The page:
tentacles.
The food is directed down the tentacles to
the mouth.
Phylum Entoprocta


Reproduction occurs either asexually by
budding or sexually (they are
hermaphroditic).
Fertilized eggs are incubated in a pouch
within the calyx and the embryos are fed
by parental cells. The embryo develops
into a free-swimming trochophore larva
that settles and metamorphoses into the
adult form.
Parenchymia
Platyhelminthes
Nemertea
Annelida
Mollusca
Sipuncula
Entoprocta
Rotifera
Lophotrochozoa
Acanthocephala
Ectoprocta
Lophophorata
Brachiopoda
Phoronida
Phylum Rotifera
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
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Rotifers are named for their characteristic
ciliated crown or corona, which when it beats
looks like a rotating wheel.
Rotifers are tiny animals (most are 100-300µm
long and the largest only 3mm long) the
majority of which live in freshwater and are
benthic inhabitants (live on the bottom).
About 2000 species have been described.
Figure 15.18
9.1
Phylum Rotifera
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The beating of the cilia in the corona draws in
plankton-containing water for food.
The mouth opens to a modified muscular
pharynx known as a mastax, which is a
structure unique to rotifers.
The mastax has a set of complex jaws, which
are used to grasp and chew food.


Rotifer video 1 minute
http://www.youtube.com/watch?v=cYNJO
VDQexA
Phylum Rotifera
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
One group of rotifers, the Bdelloid rotifers,
are very unusual in that there are no
males, hermaphrodites, or evidence of
meiosis.
Molecular evidence suggests that there
has been only asexual reproduction in this
group for several million years.
http://www.arcodiv.org/seaice/rotifers/Antarctic_rotifer_Philodina_gregaria_400x300.jpg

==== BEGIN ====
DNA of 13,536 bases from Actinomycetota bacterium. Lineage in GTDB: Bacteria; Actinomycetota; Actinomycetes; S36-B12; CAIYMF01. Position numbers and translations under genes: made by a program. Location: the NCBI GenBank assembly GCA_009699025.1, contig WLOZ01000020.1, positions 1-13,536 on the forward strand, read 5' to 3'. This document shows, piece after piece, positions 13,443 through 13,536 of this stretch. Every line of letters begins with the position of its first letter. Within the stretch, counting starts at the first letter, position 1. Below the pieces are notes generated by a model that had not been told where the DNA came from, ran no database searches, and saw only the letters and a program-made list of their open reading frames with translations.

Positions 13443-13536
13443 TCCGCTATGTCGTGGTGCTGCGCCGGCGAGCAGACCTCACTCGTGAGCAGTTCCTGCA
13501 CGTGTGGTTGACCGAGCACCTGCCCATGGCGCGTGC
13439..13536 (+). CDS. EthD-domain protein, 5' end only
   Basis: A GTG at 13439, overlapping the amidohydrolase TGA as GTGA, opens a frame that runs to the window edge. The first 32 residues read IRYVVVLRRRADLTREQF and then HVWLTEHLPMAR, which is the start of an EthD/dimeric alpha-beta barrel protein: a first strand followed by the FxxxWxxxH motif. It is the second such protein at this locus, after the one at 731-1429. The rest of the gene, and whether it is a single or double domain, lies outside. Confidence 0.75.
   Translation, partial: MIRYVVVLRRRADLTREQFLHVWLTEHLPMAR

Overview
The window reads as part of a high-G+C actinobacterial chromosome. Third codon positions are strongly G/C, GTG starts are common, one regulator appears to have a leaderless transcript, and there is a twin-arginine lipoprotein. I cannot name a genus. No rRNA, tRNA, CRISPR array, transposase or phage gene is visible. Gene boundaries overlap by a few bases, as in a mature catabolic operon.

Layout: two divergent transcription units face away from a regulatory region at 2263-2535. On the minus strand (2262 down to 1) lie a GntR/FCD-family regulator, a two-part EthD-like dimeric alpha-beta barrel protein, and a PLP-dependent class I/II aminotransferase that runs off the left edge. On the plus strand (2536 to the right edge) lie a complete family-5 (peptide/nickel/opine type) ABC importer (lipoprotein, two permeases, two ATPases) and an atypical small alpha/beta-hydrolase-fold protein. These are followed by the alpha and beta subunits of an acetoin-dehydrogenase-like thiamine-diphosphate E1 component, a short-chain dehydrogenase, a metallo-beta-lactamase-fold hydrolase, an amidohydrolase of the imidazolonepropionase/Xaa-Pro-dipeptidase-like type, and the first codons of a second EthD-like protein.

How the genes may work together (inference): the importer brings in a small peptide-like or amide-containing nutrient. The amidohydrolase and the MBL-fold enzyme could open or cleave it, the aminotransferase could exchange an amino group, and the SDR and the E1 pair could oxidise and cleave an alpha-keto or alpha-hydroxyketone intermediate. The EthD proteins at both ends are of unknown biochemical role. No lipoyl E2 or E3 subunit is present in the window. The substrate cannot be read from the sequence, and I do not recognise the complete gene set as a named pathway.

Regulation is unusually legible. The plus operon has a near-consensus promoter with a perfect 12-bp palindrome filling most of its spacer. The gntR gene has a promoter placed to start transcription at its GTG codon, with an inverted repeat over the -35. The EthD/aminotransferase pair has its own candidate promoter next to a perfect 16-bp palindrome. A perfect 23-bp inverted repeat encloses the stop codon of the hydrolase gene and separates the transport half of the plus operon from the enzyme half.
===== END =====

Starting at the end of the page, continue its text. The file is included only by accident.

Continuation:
Phylum Rotifera


Because of the problem of accumulation of
deleterious mutations in lineages of exclusively
asexually reproducing animals (a process known
as Muller’s ratchet) it is unclear how the
bdelloids have been able to dispense with sexual
reproduction entirely.
Other rotifers reproduce using a combination of
sexual and asexual reproduction.
Parenchymia
Platyhelminthes
Nemertea
Annelida
Mollusca
Sipuncula
Entoprocta
Rotifera
Lophotrochozoa
Acanthocephala
Ectoprocta
Lophophorata
Brachiopoda
Phoronida
Phylum Acanthocephala


Acanthocephalans are commonly known
as spiny-headed worms because of the
spiny eversible proboscis they use to
attach to the gut of their host.
All 1100 species of Acanthocephalan are
endoparasitic and most parasitize fish,
birds and mammals. Most small 1mm to 34cm a few up to 1m long.
http://rydberg.biology.colostate.edu/Dissections/acanthocephala/acanthfemmal.jpg
Phylum Acanthocephala







Bilaterally symmetrical
No gut
Body unsegmented
Prominent spiny proboscis
Body cavity is a pseudocoelom (mesoderm lines
only outer edges of blastocoel, body cavity not
lined with peritoneum).
No respiratory or circulatory system
Simple nervous system single anterior ganglion
with connecting nerves to organs.
Figure 15.20
9.3
http://upload.wikimedia.org/wikipedia/commons/9/99/Acanthocephala_Rhadinorhynchu
s.jpg
Acanthocephalan proboscis
Phylum Acanthocephala


Body wall covered with numerous minute
depressions which increase the surface
area of tegument and facilitate (as in
cestodes) absorption of food from host’s
gut.
As in cestodes, Acanthocephalans lack a
gut.
Phylum Acanthocephala
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
Acanthocephalans have a lifecycle in
which a vertebrate is the definitive host
(in alimentary canal) and an invertebrate